By Nick Clark
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Fury in Palestine as Trump declares Jerusalem ‘capital of Israel’

This article is over 6 years, 4 months old
Issue 2584
The Palestinian city of Jerusalem, which Israel claims as its own
The Palestinian city of Jerusalem, which Israel claims as its own (Pic: Max Pixel)

A speech by Donald Trump could trigger a new wave of Palestinian resistance—and protests in solidarity across the Middle East.

Trump made a speech on Wedmesday describing the Palestinian city of Jerusalem as the “capital of Israel”. Trump didn’t declare immediate plans to move the embassy, saying that relocation could take years. But his speech gives open support to Israel’s claim to rightfully own the city—and encourages Israelis who want to grab even more Palestinian land.

Mahmoud Abbas, president of the Palestinian Authority, warned that the move would end the peace talks that have helped to stifle resistance to Israel. Palestinian resistance group Hamas, which controls the Gaza Strip, has called for a new Intifada—or uprising.

Mainstream commentators fretted that Trump’s speech would “inflame tensions” in the Middle East, as if the region is a mass of volatile people who need careful management.

They characterise the conflict over Jerusalem as essentially a religious one between Muslims and Jews. The city is hugely important to both religions.

But Palestinians’ anger over Jerusalem is so deep because for decades it has been a major site of their struggle against oppression and imperialism. Israel’s occupation of Jerusalem—and its relentless drive to push Palestinians out of the city—is a direct cause of Palestinian suffering today.

Israel has occupied the western part of Jerusalem since the city was divided in 1949. The division came after tens of thousands of Arabs were forced to flee Palestine when the state of Israel was established.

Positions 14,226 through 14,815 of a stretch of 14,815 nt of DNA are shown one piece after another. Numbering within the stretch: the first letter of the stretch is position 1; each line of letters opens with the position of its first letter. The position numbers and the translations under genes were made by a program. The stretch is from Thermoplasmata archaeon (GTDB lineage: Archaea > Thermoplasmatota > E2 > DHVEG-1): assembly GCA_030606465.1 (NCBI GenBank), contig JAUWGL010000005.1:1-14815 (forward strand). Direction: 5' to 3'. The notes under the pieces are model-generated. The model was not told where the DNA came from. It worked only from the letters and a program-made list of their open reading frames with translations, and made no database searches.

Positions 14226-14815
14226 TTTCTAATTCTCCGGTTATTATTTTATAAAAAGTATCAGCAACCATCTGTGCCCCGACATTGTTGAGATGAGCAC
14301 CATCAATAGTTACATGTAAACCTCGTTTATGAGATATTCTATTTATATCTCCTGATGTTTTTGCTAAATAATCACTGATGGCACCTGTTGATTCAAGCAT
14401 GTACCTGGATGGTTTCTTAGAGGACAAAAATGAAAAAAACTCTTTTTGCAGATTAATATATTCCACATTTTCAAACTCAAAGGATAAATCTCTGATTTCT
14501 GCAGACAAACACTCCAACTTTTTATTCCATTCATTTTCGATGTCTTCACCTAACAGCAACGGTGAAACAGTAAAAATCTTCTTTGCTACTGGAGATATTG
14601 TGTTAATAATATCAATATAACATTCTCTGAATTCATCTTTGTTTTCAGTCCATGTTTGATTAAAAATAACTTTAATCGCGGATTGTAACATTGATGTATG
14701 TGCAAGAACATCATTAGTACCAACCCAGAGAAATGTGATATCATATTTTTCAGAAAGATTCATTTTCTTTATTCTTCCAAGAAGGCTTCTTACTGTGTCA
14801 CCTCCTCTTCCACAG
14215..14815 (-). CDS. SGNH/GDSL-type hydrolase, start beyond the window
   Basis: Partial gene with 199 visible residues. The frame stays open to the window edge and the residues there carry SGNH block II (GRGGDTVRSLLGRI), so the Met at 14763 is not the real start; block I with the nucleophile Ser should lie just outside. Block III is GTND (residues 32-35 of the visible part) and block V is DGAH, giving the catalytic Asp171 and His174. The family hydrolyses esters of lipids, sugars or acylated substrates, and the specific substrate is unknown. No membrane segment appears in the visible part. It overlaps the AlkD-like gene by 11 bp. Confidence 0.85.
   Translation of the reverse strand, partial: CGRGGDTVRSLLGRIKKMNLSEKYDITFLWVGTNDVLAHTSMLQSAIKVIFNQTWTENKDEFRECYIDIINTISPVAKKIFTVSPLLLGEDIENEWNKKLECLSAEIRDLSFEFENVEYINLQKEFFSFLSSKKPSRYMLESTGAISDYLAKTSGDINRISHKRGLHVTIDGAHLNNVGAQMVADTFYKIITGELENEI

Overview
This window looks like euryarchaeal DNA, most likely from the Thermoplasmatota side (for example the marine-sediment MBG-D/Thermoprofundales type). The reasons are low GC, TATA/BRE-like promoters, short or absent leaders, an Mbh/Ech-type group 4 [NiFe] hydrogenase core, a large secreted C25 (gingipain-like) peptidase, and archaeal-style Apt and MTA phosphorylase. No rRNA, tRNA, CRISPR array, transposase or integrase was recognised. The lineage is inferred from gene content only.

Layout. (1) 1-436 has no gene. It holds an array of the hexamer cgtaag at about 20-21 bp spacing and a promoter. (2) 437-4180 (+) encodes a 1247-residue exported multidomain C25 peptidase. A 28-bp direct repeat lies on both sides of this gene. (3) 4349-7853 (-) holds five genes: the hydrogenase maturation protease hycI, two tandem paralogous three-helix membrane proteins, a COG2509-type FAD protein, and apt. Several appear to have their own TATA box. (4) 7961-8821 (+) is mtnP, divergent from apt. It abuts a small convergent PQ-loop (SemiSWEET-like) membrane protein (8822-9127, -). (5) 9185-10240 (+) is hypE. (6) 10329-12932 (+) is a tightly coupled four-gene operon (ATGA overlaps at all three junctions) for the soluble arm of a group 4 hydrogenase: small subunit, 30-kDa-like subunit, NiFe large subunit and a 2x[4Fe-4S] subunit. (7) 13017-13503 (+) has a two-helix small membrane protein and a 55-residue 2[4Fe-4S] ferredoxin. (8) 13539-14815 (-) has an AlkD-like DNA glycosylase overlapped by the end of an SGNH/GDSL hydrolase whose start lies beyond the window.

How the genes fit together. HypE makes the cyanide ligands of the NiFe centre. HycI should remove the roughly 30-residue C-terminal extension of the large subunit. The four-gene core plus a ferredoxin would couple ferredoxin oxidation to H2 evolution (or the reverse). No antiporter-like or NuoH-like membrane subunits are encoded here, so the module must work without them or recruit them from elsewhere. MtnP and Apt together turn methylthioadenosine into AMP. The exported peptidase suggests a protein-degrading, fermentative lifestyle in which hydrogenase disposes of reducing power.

The Six Day War in 1967 saw Israel invade the rest of Jerusalem, later declaring it part of Israel in 1980.


The occupation of East Jerusalem has been a symbol of Israeli domination over Palestinians ever since.

Every year Israel celebrates Jerusalem Day—a national holiday rejoicing in the anniversary of East Jerusalem’s invasion. Tens of thousands of flag-waving Israelis march through Arab neighbourhoods, taunting, abusing and attacking Palestinians.

Today Palestinians in East Jerusalem live under a military occupation that dominates their lives and restricts their freedom in the city. They face a struggle to even be allowed to continue living there.

Israel demolishes Palestinian homes if they’ve been built without permits that are notoriously difficult to get. Israeli law also allows for Palestinians to be evicted to make way for Israeli settlers.

Israeli settlements and government offices in Jerusalem are designed to cement Israel’s grip on the city and deny hope to Palestinians of ever getting it back.

That’s why Jerusalem has been the focus of fierce Palestinian resistance to the Israeli occupation.

Struggles have centred on Israeli attempts to take further control of East Jerusalem’s Al-Aqsa Mosque compound—a major part of Palestinian’s lives.

When former Israeli president Ariel Sharon made an incursion into the compound, surrounded by Israeli riot police, in 2000 he sparked the Second Intifada—an uprising that lasted five years.

And just this year huge protests erupted across Palestine and the Middle East after Israeli soldiers invaded the compound and shut it completely.

It was the largest wave of protests since 2014. Trump’s speech could provoke resistance on an even bigger scale.

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